as the Lord his righteousness, he is quickened “So,' added Jesus, "shall ye be my disciples.' into spiritual life—he is joined unto Christ and He is not truly a disciple who brings forth no is made a partaker of the divine nature. But fruit unto God. "Faith, if it hath not works, is though the renewal of his soul is thenceforth dead, being alone,' Jam. ii. 17,—it is a pretence, begun, ordinarily it is no more than begun, and a mockery, a delusion. The faith which is the it is only by travelling daily between his own gift of God,'—which unites the soul to Christ,— emptiness and the fulness treasured up in Christ is necessarily productive, according to its strength, that he at length attains unto the measure of the of personal holiness. It works by love,-con- stature of a perfect man. straining the believer to live not unto himself, but This is a great truth, which Christians are unto Christ who died for him and who rose again. prone to forget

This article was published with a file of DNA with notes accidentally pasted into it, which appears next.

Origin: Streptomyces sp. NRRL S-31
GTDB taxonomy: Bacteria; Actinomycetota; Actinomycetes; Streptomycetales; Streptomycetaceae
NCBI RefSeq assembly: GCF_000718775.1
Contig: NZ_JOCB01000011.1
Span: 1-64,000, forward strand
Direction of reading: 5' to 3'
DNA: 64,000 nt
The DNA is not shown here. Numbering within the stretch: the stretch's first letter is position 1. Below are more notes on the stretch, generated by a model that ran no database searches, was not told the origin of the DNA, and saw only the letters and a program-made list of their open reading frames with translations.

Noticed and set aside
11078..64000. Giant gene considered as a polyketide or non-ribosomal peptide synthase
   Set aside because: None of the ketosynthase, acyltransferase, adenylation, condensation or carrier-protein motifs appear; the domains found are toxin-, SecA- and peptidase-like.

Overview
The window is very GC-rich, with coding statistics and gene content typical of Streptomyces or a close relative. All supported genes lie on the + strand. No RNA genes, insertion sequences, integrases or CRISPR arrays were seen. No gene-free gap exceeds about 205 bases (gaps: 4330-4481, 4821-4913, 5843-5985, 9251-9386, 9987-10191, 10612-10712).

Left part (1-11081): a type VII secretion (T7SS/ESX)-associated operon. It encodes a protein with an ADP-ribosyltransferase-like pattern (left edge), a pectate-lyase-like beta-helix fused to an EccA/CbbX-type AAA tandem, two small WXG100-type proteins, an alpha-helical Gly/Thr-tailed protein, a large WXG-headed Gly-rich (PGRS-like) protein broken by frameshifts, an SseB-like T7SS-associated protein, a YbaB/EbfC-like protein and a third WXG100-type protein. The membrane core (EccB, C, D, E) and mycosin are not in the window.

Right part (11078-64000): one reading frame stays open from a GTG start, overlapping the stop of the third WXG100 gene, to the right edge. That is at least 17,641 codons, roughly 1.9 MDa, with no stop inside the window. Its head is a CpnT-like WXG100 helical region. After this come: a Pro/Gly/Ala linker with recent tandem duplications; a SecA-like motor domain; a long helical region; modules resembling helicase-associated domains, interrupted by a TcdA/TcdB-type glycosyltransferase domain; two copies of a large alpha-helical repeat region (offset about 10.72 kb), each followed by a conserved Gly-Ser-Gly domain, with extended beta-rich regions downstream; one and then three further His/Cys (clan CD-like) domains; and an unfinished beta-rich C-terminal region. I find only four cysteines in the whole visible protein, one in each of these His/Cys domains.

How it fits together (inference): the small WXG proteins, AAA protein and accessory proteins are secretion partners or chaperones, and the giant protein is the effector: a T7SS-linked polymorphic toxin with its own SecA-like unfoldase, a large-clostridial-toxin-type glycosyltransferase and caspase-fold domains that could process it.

. When they have been awak
ened out of their original unconcern about divine | be either honoured or advanced. He requires things, and have once fled for refuge to the hope his followers to be not only harmless as doves,' set before them in the gospel, they are too ready pure and upright in their intentions and desires, to relapse,—not indeed into their former dead- but wise as serpents, having their whole conness, for while the incorruptible seed of the word duct under the direction of a sound understandremains in them, that is made impossible,—but ing, informed and guided by the word and will into much of their former indifference - they of God. And to knowledge, languish as it were between life and death,—at 3. Temperance. This is a word full of meanintervals making some feeble movement towards ing. It is not to be taken in the limited sense in God, and again suffering themselves to be over- which, in common language, it is often used, as if borne by sloth and self-indulgence.